* Management reached aggressively and quickly.
    * This too will pass. The PPS should gradually return to its former level over the coming months.

    Just my thoughts.
    Oct 30, 2014. 03:33 PM | 9 Likes Like |Link to Comment
  • VF Corp: Not To Be Owned For The Dividend [View article]
    VF has 5 brands having sales in excess of $1 Billion each, not 3 as stated in the article. They are The North Face, Vans, Timberland, Wrangler and Lee.

    The dividend has been increased each year for well over 25 years. I agree with the premise that one should not purchase it for its dividend, and it is at the high end of its range based on most metrics such as sales, PE, book value, etc. VF has, however, grown very well, both via internal and acquisition, for 20+ years in a tough industry.
    Sep 29, 2014. 10:34 AM | Likes Like |Link to Comment
  • Gilead: A Growth Story [View article]
    You appear to be getting mixed up regarding Q2 and first half revenues and earnings. Therefore, your full year conclusion is incorrect.
    Aug 7, 2014. 03:25 PM | Likes Like |Link to Comment
  • A Quantitative Look At IDRs And Their Impact On MLP Growth [View article]
    Wash rules only apply to a disposition at a capital loss.
    Apr 21, 2014. 03:01 PM | Likes Like |Link to Comment
  • I Hit Apple's $7.47 June Quarter EPS, Here's What I Expect For The September Quarter [View article]
    Weighted average shares for quarterly EPS, with a separate weighted average shares calculation for annual EPS. The 4 quarters may not necessarily add to the year number, as is often the case when there is a significant increase or reduction in share count during the year.

    However, book value per share at any date is computed using the ending shares outstanding.
    Oct 22, 2013. 12:24 PM | Likes Like |Link to Comment
  • Microsoft Dividend Raise Debate: 2013 Edition [View article]
    Re repurchase of shares using European cash, as suggested by previous poster kbphysicspy:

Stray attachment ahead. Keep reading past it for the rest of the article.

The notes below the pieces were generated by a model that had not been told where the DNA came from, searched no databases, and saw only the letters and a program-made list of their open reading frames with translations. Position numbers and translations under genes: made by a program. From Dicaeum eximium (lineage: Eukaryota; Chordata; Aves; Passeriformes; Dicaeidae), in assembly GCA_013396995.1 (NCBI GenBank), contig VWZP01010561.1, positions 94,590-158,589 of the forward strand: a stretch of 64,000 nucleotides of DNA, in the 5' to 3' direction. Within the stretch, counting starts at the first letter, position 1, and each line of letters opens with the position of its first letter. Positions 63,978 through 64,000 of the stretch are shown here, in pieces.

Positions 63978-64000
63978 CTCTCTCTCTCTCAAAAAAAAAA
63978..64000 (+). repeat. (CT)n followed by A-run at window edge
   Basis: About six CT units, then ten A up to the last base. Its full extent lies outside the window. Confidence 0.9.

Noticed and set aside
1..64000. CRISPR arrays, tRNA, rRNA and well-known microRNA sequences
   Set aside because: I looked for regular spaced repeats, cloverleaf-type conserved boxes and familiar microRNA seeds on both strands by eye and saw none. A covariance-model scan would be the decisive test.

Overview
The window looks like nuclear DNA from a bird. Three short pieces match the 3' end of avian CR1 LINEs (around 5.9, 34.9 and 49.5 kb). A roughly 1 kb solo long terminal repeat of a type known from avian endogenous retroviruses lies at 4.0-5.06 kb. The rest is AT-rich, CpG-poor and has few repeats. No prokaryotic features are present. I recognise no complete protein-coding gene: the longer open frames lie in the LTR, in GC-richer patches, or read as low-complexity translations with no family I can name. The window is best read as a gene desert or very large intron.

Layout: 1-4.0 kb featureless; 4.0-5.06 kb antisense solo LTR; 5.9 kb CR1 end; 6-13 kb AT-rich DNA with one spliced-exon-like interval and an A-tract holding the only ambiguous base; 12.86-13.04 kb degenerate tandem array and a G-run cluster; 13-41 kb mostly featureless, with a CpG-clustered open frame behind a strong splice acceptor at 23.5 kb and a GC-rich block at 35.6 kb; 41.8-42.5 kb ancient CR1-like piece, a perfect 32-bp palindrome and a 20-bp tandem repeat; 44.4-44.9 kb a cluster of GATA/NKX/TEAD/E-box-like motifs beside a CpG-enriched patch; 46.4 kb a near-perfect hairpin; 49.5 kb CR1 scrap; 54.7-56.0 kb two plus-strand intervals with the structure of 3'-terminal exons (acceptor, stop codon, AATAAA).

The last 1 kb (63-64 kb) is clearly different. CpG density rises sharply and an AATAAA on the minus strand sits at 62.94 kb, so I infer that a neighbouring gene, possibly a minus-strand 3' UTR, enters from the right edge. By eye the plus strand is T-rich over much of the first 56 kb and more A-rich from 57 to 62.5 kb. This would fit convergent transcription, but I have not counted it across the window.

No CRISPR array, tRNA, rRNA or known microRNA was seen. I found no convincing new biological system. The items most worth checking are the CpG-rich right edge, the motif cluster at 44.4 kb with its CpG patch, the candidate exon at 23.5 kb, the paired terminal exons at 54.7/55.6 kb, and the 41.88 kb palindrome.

That would be considered by the IRS as effectively a repatriation of foreign cash and would trigger a US tax at 35% less a credit for the amount of foreign taxes already paid on those funds.

    Effectively, this is the same IRS reasoning to not allow the foreign subsidiaries' cash to be loaned to the US (except in very limited, short-term circumstances).
    Jun 18, 2013. 12:34 PM | 1 Like Like |Link to Comment
  • Healthcare: The New Value Sector [View article]
    IRY -- International Health Sector fund.
    Sep 4, 2012. 10:35 AM | Likes Like |Link to Comment
  • HP's Bad Quarter Is A Buying Opportunity [View article]
    Question was raised about "The impairment stems from the recent trading values of HP stock ..."

    One of the accounting tests to determine if a goodwill impairment charge MIGHT be required compares is a comparison of market cap with stockholders' equity. The theory is -- if the market cap is less than stockholders' equity (which it is for HPQ), then there is likely an impairment of goodwill. This is only one of the considerations for an impairment charge, but it may well have been the reason here.
    Aug 26, 2012. 05:27 PM | 2 Likes Like |Link to Comment
  • Supervalu Versus RadioShack: A Comparison Of Struggling Retailers [View article]
    "Depreciation and amortization is a non-cash operating expense. Part of the reason why the company saw a rapid increase in these expenses was because new acquisition accounting rules require these assets to be revalued at its current market value when the acquisition takes place. More often than not, this increases the value of the assets and increases the depreciation and amortization expense allowances of the combined company versus if each company was separate. This actually benefits acquirers since these expenses are tax deductible as an ordinary and necessary business expense and can save companies up to 40% of the purchase price."

    The first 3 sentences above are true, but the increased dep/amort expense from the new higher fair value of assets is not tax deductible in MOST acquisitions. For accting purposes, a deferred tax liability is recognized at the acquisition date and then amortized as a partial offset to the higher dep/amort expense. Thus, there is an accting benefit for reported P&L but not a cash flow benefit (i.e., no reduction in cash taxes).
    Aug 2, 2012. 11:03 AM | Likes Like |Link to Comment